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    CONTESTING A WILL – WHAT YOU NEED TO KNOW

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    Sponsored content provided by Kennedy Guy Lawyers

    There are generally two grounds to contest a Will:

    1. The Will does not properly reflect the wishes of the Willmaker, due to the Willmaker having lacked capacity or the Willmaker having been under undue influence at the time of signing the Will.
    2. The Will does not make adequate provision for a beneficiary.

    The latter is the most common, as the law recognises that people making a Will have a duty to provide for their close family members.

    In circumstances where a Willmaker fails to sufficiently provide for a close family member, then that family member may choose to make a claim under Part IV of the Administration and Probate Act 1958 (Vic) (Act) against the estate of the deceased – this is known as a Part IV Claim.

    If you have been left out of somebody’s Will, or received less in a Will than you believe you are entitled to, then you may eligible to make such a claim against the estate of the deceased.

    Eligible persons – who can make a Part IV Claim?

    To make a Part IV Claim, you must establish that you are an eligible person, as defined under section 90 of the Act.

    Eligible persons include, but are not limited to:

    1. The spouse or domestic partner of the deceased.
    2. A former spouse or domestic partner of the deceased.
    3. Children of the deceased, including adopted and step-children.
    4. Grandchildren of the deceased.
    5. Someone who was a member of the household of the deceased.

    A Part IV Claim will generally arise when a child or spouse has not been properly provided for in the deceased’s Will, or when an eligible person suffers from a disability that requires further consideration.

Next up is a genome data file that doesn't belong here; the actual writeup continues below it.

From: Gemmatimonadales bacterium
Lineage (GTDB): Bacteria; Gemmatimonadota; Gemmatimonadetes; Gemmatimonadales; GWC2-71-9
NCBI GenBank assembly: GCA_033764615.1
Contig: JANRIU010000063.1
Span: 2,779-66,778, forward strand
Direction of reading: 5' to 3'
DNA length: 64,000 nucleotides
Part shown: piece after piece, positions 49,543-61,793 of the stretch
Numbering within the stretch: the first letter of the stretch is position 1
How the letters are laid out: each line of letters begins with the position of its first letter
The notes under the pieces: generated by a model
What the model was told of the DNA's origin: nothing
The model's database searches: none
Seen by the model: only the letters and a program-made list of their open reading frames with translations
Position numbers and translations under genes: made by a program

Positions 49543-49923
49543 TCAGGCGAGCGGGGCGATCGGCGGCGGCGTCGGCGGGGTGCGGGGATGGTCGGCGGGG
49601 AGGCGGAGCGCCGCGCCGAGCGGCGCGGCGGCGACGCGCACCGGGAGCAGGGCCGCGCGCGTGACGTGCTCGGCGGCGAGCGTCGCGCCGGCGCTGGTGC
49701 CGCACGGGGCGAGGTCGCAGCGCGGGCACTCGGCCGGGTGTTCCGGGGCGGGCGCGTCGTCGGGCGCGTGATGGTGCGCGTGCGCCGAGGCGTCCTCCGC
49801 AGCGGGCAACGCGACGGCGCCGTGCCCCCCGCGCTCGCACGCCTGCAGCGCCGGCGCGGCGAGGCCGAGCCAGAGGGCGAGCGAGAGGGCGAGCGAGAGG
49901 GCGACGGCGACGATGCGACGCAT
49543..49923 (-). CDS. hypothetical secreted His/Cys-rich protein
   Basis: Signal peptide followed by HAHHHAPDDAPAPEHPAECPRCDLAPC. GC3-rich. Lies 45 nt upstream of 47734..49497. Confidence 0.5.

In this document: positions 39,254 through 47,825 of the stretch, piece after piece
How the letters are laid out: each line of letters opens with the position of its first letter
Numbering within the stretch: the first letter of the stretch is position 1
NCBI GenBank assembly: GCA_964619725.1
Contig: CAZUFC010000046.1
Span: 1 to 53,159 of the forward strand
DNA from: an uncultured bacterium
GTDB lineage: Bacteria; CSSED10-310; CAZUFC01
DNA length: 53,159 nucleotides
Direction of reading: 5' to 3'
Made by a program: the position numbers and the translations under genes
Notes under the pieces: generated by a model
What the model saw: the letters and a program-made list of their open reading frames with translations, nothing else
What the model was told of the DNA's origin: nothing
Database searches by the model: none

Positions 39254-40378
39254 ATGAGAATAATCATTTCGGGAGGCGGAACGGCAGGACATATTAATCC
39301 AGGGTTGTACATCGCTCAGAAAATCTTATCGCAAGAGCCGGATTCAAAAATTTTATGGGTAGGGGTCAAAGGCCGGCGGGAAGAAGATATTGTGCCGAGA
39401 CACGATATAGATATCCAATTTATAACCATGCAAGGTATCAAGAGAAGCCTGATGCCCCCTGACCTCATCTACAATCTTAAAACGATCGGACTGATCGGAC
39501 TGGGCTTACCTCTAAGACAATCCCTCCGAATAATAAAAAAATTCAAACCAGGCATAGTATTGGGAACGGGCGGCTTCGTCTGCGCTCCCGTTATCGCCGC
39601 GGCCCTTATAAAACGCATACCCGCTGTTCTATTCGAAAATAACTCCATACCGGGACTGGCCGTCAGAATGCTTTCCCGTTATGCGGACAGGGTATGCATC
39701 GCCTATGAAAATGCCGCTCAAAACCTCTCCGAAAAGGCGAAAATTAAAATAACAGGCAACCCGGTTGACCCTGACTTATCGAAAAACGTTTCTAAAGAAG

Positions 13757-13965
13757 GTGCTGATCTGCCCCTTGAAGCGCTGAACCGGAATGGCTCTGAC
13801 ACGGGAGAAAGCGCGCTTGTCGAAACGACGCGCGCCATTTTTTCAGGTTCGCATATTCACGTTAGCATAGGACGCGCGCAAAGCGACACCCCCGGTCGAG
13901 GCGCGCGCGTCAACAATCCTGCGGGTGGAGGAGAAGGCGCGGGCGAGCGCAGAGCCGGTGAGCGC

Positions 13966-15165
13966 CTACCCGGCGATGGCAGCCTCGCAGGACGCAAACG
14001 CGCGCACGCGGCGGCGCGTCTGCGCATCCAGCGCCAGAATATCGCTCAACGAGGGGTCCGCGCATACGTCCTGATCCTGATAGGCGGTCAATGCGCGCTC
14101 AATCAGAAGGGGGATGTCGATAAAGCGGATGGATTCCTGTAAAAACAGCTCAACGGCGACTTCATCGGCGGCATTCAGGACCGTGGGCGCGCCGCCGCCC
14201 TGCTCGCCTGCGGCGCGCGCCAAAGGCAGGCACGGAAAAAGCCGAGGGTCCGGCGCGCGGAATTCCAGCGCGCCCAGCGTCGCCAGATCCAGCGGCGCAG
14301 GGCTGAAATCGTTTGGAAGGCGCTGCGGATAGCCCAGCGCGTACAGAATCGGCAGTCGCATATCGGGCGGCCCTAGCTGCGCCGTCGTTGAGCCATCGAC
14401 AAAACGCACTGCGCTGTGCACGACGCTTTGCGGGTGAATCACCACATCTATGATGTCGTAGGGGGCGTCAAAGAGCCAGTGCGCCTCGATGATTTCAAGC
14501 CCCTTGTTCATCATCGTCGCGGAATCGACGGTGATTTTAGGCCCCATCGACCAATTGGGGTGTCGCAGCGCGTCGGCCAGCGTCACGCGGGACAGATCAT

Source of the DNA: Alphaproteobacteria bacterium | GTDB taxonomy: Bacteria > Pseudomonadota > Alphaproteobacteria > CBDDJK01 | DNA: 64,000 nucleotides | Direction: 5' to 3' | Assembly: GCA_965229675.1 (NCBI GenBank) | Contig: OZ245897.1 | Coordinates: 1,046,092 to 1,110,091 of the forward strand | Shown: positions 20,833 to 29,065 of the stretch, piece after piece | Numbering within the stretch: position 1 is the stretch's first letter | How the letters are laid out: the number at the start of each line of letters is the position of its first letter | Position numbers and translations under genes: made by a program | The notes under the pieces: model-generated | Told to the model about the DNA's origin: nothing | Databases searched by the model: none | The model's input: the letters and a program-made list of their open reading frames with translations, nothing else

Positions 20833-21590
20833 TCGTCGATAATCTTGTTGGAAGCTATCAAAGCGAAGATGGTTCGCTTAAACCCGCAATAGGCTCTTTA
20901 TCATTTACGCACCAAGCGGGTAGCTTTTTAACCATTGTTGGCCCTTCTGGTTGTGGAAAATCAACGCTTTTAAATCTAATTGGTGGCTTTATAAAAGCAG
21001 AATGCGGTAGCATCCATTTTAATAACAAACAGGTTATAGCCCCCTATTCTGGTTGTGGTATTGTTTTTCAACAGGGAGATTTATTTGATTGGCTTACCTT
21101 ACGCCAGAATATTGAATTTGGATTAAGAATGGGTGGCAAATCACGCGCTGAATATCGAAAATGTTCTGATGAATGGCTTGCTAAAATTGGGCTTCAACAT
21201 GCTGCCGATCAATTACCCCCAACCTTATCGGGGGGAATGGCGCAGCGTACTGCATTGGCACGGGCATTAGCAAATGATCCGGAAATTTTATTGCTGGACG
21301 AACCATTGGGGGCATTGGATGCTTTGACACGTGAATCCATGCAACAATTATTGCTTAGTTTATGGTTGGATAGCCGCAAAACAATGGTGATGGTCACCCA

What does the law say?

    In assessing the merits of a Part IV Claim, the Court will consider a number of matters, including:

    1. If the deceased had a Will, what did it say?
    2. The size and nature of the estate.
    3. What responsibilities did the deceased have to their beneficiaries?
    4. What contributions (financial and non-financial) did a person make to the deceased during their life time.
    5. What is the financial situation of a beneficiary?
    6. The nature of a beneficiaries’ relationship with the deceased.
    7. Whether any of the beneficiaries had a special need and/or disability.

    Further to the above, the Court has the discretion to consider any other matter that the Court considers appropriate.

    What can the Court do? Is there a time limit?

    An application to the Court for a family provision order must be made within six months after the date of the grant of probate of the will, or of letters of administration. However, in some cases, applications can be made after this six-month period, if the Court deems it appropriate to do so.

    If found that an eligible person has a proper basis to make an application Part IV of the Act, the Court can make an order that provision be made from the deceased’s estate, which may consist of a lump sum and/or periodical payment.

    What’s next?

    If you believe you are an eligible person and wish to make a Part IV Application against the estate of a deceased and/or contest a Will of a deceased, you should not hesitate to contact Kennedy Guy Lawyers for an appointment with our estates and litigation team.

    COVID-19 note: We can attend to most appointments by telephone, and for signing, we take all necessary precautions to protect our client’s health.

    Contact Kennedy Guy Lawyers on 9311 8511 or via kennedyguy.com.au
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